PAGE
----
DC primaries: Long lines and 2 new council members

Election officials wear masks and sit behind plastic barriers as they check in voters at McKinley Technology High School on primary election day on June 2, 2020 in Washington, D.C. (Photo by Drew Angerer/Getty Images)

Two longtime members of the D.C. Council will not be taking seats next year after apparently losing in Democratic primary elections on Tuesday.

Jack Evans was skunked in an attempt to regain the Ward 2 seat he held for 28 years before resigning in the middle of the expulsion process late last year after numerous ethics violations. He garnered 293 votes on Tuesday, good for 3.78% and seventh place in an eight-candidate race.

Brooke Pinto leads as of Wednesday with 2,150 votes, or 27.71%, while Patrick Kennedy has 2,048 votes, or 26.39%, and Jordan Grossman has 1,562 votes, good for 20.13%.

The winner will face Republican Katherine Venice in November.

The D.C. Board of Elections made mail-in voting a point of emphasis this year because of the COVID-19 pandemic, and it’s not known how many mail-in ballots remain to be counted.

Brandon Todd, of Ward 4, appears to have lost his primary to Janeese Lewis George, although it’s as of Wednesday. George has 7,926 votes, good for 54.14%, while Todd has 6,386 votes, or 43.62%.

The winner will take on the Statehood Green Party’s Perry Redd in November.

2020 primary results

Todd has been seen as an ally of D.C. Mayor Muriel Bowser, and while he hasn’t conceded the race, Bowser said at a briefing Wednesday that “It looks like we have a new Democratic nominee in Ward 4.”

“I know Brandon Todd very well; I know the great work that he’s done in Ward 4, and he should be very proud of his service, and I know he will be able to hand off his progress he’s led to the next council member,” she said.

The Board of Elections said that about 90,000 mail-in ballots had been requested, and 50,000 had been counted by the end of the night Tuesday. They needed to be postmarked by Tuesday, so many ballots likely haven’t even been received yet.


Responding to reports of long waits at the 20 in-person voting centers across the District on Tuesday, Bowser said, “D.C. voters spent hours at the polls,” and called the administration of the election “nothing short of failed execution.”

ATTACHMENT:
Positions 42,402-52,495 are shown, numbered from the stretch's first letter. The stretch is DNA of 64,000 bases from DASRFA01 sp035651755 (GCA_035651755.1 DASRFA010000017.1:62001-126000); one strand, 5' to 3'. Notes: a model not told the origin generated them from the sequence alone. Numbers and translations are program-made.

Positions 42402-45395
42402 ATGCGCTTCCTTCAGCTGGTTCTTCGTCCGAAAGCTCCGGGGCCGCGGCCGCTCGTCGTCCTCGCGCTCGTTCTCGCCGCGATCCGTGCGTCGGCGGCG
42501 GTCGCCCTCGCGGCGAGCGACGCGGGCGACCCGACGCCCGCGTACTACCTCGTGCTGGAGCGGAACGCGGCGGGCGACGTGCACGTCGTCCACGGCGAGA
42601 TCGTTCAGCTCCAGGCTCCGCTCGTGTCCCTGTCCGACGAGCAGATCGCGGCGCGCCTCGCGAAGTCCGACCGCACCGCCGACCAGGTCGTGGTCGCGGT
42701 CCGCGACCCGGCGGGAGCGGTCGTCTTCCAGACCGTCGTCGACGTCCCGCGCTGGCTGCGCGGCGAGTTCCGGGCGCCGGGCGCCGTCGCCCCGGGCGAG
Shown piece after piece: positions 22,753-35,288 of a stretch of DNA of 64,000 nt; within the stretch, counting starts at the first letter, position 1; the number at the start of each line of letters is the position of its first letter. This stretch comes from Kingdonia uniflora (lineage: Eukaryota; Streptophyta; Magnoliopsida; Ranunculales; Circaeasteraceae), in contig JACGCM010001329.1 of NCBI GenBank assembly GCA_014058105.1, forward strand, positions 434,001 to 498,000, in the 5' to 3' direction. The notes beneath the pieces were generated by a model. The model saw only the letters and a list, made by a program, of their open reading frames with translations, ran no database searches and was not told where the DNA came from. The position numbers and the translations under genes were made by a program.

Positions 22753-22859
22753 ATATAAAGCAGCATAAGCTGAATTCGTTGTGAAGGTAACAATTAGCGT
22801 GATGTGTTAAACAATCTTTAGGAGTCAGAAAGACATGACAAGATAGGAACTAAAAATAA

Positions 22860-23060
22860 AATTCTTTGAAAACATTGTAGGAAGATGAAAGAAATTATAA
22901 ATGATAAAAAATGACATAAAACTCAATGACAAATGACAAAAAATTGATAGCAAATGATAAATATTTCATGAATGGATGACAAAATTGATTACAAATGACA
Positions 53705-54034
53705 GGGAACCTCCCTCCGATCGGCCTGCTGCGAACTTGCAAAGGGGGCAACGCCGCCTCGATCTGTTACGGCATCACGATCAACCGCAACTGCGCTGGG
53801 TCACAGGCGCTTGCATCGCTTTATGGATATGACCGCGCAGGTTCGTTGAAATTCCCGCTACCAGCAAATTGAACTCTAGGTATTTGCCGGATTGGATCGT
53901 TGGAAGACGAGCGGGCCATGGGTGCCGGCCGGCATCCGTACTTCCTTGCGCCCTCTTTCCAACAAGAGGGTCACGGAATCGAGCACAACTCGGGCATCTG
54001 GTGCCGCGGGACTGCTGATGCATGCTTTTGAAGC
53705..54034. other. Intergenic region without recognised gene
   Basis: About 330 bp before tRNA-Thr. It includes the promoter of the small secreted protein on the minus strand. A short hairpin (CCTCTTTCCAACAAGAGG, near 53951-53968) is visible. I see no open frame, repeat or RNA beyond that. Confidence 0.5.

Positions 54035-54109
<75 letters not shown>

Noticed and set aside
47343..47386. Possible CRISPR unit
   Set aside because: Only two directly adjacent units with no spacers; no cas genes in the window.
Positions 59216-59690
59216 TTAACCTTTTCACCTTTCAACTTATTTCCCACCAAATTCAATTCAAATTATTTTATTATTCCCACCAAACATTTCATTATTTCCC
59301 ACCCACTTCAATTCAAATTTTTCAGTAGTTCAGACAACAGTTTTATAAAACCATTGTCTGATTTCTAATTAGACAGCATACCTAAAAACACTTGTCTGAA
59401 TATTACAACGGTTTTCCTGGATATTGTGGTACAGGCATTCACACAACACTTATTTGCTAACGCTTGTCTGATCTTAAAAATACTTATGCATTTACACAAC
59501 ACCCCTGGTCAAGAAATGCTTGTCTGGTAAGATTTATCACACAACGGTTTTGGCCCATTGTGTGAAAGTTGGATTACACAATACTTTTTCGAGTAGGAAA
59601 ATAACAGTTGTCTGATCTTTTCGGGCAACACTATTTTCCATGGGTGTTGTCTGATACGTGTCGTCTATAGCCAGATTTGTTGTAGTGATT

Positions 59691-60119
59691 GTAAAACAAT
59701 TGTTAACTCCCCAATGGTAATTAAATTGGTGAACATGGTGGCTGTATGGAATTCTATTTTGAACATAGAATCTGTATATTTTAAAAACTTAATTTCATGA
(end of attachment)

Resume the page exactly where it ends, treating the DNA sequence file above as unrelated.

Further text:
The polls closed at 8 p.m.; anyone who was in line at that time would be able to vote, and voters were exempt from the 7 p.m. curfew (though some reported that the D.C. police told them otherwise). WTOP’s news partner NBC Washington reported that some voters waited until past midnight.

Board of Elections Chairman Michael Bennett reminded NBC Washington that in-person voting centers had been open since May 22, but that there was a “cultural norm to vote on Election Day.”

Many voters, however, told NBC Washington that they simply hadn’t received their mail-in ballots.

Bowser on Wednesday said that while the elections board was an independent entity not run by her administration, and it wouldn’t be appropriate to comment on the specifics of their practices, she added that her administration had offered the board various types of assistance on several occasions over the past few months.

Responding to a question, Bowser said she was “very concerned” about how well the general election in November will be run.

“The confidence of our electorate in how this independent board operates is paramount,” adding that she wants a “download” from Bennett “on what the plan is to fix it.”

Asked whether she might be asking for resignations if November’s election is a fiasco, Bowser said, “I could not tolerate continued failed leadership or execution.”

Bowser wasn’t the only D.C. leader upset with the way the primary was run.

At-large Council member Elissa Silverman said in a statement that 380 voters emailed her on Tuesday saying they hadn’t received absentee ballots and had only just learned that they could have received one by email.

Ward 6 Council Member Charles Allen said via Twitter that he would hold hearings in two weeks “to dig into failures of leadership in this election.”

WTOP’s Megan Cloherty contributed to this report.

Rick Massimo

Rick Massimo came to WTOP, and to Washington, in 2013 after having lived in Providence, R.I., since he was a child. He's the author of "A Walking Tour of the Georgetown Set" and "I Got a Song: A History of the Newport Folk Festival."

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